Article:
The priorities of pro bono work in Colombia are highly impacted by the urgency of solving primal issues and necessities. As a firm, our preference for pro bono would be to execute high impact projects and strategic litigation. However, the needs of individuals who are seeking a lawyer and access to the legal system to secure the most basic of human necessities are so overwhelming, that they usually take precedence. Thus, before attempting to alter public policy, we find ourselves helping people to become aware of their fundamental rights and demanding respect for such rights from the State .
Individual cases range from criminal defense to demanding admission to the healthcare system to claiming alimony and to defending labor and pension-related rights. Doing pro bono work in Colombia turns into a creative duty, solving practical obstacles that result from the difficult circumstances suffered by each client. To illustrate, starting a pro bono case may go as follows:
As the assigned lawyer, you call the phone number registered by the client. Someone answers a phone (that is usually shared by several neighbors) to indicate she (most individual clients are women) is not there and you should call later. You call later to schedule the first meeting and find out that she works two full time shifts and cannot meet you during office hours, can you meet on Sunday?
Commuting to meet her is not a reasonable option either. Travel time from your office to meet most clients at their house or place of work may take several hours (each way) and chances are, the neighborhood you arrive in is completely unsafe.
Because an actual meeting anytime soon seems difficult, and the matter is urgent, you decide to continue the interview on the phone and request a brief explanation on the case and some initial documents.
After your client details her husband left, she lives in single with her mom, her brother (who does not help around the house), and her three kids, she will finally come to explain that her youngest child is sick and did not receive the specialized medical attention on time. His condition worsened. He has now been seen by a specialist and started therapy, but she has no time or money to take him to therapy. And that is not really the issue.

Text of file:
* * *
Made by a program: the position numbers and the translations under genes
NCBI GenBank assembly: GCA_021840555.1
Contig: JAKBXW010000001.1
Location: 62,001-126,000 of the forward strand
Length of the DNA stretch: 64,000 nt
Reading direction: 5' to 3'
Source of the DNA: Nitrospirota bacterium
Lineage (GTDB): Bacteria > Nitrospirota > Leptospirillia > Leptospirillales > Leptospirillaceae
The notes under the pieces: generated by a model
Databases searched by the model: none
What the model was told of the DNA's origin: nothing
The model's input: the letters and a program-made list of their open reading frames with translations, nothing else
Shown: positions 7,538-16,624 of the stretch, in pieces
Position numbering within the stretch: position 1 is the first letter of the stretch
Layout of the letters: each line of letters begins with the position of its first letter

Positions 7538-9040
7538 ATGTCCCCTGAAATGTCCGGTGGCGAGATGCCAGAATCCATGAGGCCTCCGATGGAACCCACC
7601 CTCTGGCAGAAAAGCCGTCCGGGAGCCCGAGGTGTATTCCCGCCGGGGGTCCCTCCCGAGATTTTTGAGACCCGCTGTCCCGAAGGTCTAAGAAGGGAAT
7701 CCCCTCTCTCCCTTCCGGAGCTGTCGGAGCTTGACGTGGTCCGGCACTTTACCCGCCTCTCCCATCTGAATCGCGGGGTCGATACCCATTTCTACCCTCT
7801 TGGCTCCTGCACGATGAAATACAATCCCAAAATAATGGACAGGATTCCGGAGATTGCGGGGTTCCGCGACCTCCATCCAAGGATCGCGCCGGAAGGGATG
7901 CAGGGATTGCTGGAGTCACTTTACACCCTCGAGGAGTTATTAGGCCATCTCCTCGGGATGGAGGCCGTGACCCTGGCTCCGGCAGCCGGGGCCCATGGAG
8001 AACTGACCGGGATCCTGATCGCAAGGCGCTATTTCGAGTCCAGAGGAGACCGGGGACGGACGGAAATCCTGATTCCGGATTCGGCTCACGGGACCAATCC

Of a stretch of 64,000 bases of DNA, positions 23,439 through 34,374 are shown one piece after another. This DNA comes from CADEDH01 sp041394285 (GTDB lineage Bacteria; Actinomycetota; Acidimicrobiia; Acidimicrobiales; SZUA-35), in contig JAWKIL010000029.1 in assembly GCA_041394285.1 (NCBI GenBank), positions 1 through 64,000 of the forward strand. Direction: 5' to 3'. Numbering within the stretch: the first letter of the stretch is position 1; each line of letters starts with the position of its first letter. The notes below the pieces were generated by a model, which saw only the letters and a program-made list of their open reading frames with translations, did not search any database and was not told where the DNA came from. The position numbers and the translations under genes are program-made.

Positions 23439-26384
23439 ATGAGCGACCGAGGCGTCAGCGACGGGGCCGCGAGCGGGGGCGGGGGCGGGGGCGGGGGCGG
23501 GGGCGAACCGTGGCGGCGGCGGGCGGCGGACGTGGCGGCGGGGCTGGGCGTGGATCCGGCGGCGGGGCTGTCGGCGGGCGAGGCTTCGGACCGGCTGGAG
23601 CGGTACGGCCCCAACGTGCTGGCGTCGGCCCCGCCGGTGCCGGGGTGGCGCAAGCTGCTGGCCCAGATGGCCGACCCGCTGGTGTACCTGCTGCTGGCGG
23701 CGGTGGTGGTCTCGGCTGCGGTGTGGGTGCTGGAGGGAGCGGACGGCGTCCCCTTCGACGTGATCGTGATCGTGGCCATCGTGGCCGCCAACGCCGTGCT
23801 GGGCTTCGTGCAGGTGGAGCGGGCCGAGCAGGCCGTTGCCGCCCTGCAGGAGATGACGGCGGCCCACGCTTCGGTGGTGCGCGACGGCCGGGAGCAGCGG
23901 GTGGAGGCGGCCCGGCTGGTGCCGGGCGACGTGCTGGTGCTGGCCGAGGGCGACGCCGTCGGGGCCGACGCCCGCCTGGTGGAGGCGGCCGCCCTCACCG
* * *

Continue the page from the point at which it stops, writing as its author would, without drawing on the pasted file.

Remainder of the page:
The issue is he needs a treatment she cannot afford and that should be covered by the universal health plan. The healthcare provider has refused to start treatment and has hinted, in no uncertain terms, that if she wants to receive treatment she will need to secure an order pursuant to a constitutional action for the protection of fundamental rights.
You explain the health provider is in breach of its legal obligation and you will file a constitutional action right away. You will just need basic documents to move forward, can she e-mail them? Email? She explains she does not have a computer, but she knows a place on her block where she can find one. She will ask someone to help her scan the documents this week. You explain she may also post a copy of the documents, but she refuses because she has not received her paycheck this month and cannot afford photocopies or postage.
After a few days, nothing has happened. Nothing in your email, nothing in the post. You try contacting her again but no one has heard from her in several days. Suddenly, without previous notice, she appears in your office with the documents urging you to file the constitutional action ASAP.
You manage to file the constitutional action by next morning. Assuming, among others, that you do not have to fight for the court to assume jurisdiction, that the court does not require any additional documents and that the healthcare provider does not challenge the first instance ruling, then, the healthcare provider could be delivering the required treatment about one month after the filing.
When these are the needs and conditions Colombian people are exposed to, foregoing high impact projects and strategic litigation seems a small price to pay.